ASPEN SANTA FE BALLET continues Three-Year Residency at VPAC and we talk to Cherice Barton on her world premiere of Eudaemonia and the universal quest for happiness - by Sara Debevec

by Spot LA

Photo Credit George Lange

Photo Credit George Lange

Aspen Santa Fe Ballet (ASFB) celebrates the second year of its three-year residency at Valley Performing Arts Center with a program of new works that celebrates the company’s commitment to creating new contemporary dance on Friday, March 3 at 8:00pm.

ASFB will unveil the world premiere of Eudaemonia (2017) by renowned-choreographer Cherice Barton as well as perform Little mortal jump (2016) by ASFB favorite Alejandro Cerrudo created for Hubbard Street Dance Chicago, and Sleepless (2004) from Jiří Kylián, Artistic Director of Nederlands Dans Theater to music of Dirk Haubrich, based on Mozart.   

In preparation for this, we had the pleasure of talking to Los Angeles based choreographer, and Juilliard-trained dancer Cherice Barton , on her creative process, her piece Eudaemonia (2017)  and where she draws inspiration and happiness from, since "eudaemonia" translates from Greek, roughly, as "happiness."

Barton brings together classical ballet training and a distinguished career in commercial choreography. Her performance career has spanned over twenty years in over thirty countries across six continents. In 2015, she choreographed Katy Perry’s critically acclaimed appearance at the Staples Center in Los Angeles for the 57th Grammy Awards and she recently joined the creative team of America's Got Talent as Choreography Associate.  As a choreographer and creative consultant, Barton has a unique eye for transforming dance into inspired, emotional work, from the stage to the screen.  What is exciting is that, the new work is Cherice’s first for Aspen Santa Fe Ballet and her solo debut as a contemporary dance choreographer.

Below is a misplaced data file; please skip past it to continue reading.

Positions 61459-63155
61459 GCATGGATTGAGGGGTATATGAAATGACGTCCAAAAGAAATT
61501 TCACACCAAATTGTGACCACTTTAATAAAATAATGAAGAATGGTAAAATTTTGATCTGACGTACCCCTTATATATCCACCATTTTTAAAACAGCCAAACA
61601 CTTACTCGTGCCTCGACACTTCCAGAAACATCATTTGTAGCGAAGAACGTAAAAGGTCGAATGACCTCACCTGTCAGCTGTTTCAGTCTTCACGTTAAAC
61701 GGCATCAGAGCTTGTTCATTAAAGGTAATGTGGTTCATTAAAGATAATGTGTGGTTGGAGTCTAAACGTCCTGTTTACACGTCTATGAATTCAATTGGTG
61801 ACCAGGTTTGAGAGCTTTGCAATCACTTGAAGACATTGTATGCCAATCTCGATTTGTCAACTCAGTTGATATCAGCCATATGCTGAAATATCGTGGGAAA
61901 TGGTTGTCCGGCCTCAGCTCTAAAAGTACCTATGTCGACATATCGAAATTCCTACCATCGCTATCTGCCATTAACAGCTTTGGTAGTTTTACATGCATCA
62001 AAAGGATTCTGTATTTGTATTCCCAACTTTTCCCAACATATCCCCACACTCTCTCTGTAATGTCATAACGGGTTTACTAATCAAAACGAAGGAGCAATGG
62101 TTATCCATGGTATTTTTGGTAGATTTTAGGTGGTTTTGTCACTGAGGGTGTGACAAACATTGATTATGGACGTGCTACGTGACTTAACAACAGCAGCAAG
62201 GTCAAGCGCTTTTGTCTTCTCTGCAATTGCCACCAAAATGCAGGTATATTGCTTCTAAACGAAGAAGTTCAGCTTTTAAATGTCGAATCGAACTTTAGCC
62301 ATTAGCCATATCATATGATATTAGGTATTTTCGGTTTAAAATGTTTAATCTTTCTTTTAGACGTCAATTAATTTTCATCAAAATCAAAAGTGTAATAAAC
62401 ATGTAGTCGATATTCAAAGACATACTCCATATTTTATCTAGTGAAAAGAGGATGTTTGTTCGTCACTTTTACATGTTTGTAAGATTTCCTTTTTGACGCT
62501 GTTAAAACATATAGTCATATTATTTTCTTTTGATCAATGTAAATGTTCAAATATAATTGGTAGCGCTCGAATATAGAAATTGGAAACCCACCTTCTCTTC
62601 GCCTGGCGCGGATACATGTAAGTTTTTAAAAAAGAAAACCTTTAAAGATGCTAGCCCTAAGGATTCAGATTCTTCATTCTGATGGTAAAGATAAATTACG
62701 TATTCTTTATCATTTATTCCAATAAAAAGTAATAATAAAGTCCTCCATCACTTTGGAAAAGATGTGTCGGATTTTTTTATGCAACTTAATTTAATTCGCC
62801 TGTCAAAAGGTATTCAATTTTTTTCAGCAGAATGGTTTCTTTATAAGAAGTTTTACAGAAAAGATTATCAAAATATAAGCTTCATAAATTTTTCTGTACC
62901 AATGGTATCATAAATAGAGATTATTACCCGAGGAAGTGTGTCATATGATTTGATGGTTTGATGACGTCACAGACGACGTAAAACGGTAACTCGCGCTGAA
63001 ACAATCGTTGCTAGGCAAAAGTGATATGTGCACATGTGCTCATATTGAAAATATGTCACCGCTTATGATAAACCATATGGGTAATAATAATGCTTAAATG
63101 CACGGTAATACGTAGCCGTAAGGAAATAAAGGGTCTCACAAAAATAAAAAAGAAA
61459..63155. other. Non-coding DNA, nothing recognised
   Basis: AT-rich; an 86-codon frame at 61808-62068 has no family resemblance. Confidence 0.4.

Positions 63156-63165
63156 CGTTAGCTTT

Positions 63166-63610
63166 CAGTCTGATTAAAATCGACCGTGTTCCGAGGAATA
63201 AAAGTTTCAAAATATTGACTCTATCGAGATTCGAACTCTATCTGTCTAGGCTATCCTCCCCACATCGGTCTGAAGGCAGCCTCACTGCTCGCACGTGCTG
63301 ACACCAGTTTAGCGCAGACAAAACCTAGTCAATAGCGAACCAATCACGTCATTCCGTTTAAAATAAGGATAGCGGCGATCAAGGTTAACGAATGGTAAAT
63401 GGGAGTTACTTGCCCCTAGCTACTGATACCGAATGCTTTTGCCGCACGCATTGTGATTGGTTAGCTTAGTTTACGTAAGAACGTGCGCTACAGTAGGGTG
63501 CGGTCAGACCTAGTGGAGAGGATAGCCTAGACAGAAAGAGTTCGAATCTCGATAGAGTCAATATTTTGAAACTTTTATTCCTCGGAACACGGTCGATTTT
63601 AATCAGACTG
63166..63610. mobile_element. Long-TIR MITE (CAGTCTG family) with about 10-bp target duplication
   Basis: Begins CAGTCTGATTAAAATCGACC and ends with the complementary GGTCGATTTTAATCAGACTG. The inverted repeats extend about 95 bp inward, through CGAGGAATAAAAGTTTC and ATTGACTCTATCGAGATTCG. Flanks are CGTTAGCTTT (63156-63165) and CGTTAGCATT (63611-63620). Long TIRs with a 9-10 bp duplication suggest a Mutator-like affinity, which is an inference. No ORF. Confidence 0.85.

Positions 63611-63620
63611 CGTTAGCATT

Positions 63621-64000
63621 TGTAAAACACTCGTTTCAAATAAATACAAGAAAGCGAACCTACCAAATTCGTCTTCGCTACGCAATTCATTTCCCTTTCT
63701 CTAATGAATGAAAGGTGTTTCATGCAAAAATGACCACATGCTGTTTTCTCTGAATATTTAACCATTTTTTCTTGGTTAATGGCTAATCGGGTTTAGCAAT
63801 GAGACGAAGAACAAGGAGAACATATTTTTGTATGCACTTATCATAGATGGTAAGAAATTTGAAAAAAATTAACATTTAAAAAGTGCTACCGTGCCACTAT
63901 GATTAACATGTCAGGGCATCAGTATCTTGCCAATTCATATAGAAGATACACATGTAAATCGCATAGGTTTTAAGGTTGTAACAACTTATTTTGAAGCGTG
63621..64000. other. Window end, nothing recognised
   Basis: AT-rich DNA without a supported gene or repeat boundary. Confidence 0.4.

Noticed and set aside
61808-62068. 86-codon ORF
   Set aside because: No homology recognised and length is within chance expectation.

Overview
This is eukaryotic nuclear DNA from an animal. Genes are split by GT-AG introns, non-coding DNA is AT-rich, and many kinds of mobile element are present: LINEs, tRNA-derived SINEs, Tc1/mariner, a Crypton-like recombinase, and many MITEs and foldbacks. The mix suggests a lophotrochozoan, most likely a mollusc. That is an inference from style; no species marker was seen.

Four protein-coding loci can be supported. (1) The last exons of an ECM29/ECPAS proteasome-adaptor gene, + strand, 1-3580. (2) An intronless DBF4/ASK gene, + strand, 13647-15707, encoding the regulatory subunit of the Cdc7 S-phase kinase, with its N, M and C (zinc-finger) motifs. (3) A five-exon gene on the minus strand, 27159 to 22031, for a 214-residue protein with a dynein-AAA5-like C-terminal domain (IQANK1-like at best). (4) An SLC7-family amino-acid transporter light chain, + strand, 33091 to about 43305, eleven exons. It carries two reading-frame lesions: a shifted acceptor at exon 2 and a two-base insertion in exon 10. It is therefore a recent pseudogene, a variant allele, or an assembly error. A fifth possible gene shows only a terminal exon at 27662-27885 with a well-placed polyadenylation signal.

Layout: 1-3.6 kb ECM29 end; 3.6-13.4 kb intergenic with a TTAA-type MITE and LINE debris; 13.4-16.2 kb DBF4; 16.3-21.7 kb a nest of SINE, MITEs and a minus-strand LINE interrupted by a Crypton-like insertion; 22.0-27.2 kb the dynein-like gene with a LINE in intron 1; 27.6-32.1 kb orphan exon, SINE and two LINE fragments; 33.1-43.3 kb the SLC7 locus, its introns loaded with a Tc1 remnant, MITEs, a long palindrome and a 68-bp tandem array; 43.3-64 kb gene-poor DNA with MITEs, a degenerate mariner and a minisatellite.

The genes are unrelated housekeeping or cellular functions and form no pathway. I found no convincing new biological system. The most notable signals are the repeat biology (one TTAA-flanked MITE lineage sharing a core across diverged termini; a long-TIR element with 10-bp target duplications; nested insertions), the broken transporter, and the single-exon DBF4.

SD: How did the collaboration begin with Aspen Santa Fe and you?

CB: J.P. Malaty and Tom Mossbrucker, Directors of Santa Fe Ballet, approached me about a year and a half ago. I then went up to Aspen for an informal workshop with the company last March and it was love at first sight. The environment that Tom and J.P. have created is extremely supportive and the dancers are very well trained. My creation has been 5 weeks long and I guess the hardest part was to shave ideas to make the piece 20 minutes long.

SD: When creating a new concert work, is your approach different from when you create more of a commercial piece?

CB: Yes, absolutely. With Aspen Santa Fe, I was given full liberty when creating my work. The only constraint was that it was to be a 20-minute piece. A lot of the time with commercial pieces, constraints can come from directors and producers. When it comes to mass productions, it’s really a team effort. To be given the freedom, and the time with Aspen Santa Fe is a real privilege. When it comes to commercial pieces, sometimes you even get just one day to work on a piece- that’s what I was given with Katie Perry’s show.

SD: We saw in your interview posted by CSUN that your husband, Jeremy Jurin did sound design for the work that’s premiering on March 3.  How was it working with your husband on the project?  Was it challenging or rewarding?  Do you work on many projects together?